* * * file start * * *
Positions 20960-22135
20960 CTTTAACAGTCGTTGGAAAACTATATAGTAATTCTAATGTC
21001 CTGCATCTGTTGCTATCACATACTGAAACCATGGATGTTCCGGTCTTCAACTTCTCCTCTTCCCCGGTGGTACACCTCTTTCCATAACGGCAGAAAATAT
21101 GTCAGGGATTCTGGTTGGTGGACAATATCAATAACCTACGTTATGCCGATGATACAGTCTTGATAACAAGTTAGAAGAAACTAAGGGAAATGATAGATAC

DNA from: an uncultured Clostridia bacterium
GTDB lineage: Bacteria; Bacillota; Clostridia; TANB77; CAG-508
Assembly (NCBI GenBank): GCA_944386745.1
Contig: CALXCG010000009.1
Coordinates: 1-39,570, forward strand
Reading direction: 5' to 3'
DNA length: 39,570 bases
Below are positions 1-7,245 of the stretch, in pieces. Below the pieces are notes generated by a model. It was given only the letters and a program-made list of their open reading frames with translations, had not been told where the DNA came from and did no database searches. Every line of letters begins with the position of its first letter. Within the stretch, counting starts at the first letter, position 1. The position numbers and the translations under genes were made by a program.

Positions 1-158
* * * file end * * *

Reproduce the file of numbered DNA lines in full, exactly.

Positions 20960-22135
20960 CTTTAACAGTCGTTGGAAAACTATATAGTAATTCTAATGTC
21001 CTGCATCTGTTGCTATCACATACTGAAACCATGGATGTTCCGGTCTTCAACTTCTCCTCTTCCCCGGTGGTACACCTCTTTCCATAACGGCAGAAAATAT
21101 GTCAGGGATTCTGGTTGGTGGACAATATCAATAACCTACGTTATGCCGATGATACAGTCTTGATAACAAGTTAGAAGAAACTAAGGGAAATGATAGATAC

DNA from: an uncultured Clostridia bacterium
GTDB lineage: Bacteria; Bacillota; Clostridia; TANB77; CAG-508
Assembly (NCBI GenBank): GCA_944386745.1
Contig: CALXCG010000009.1
Coordinates: 1-39,570, forward strand
Reading direction: 5' to 3'
DNA length: 39,570 bases
Below are positions 1-7,245 of the stretch, in pieces. Below the pieces are notes generated by a model. It was given only the letters and a program-made list of their open reading frames with translations, had not been told where the DNA came from and did no database searches. Every line of letters begins with the position of its first letter. Within the stretch, counting starts at the first letter, position 1. The position numbers and the translations under genes were made by a program.

Positions 1-158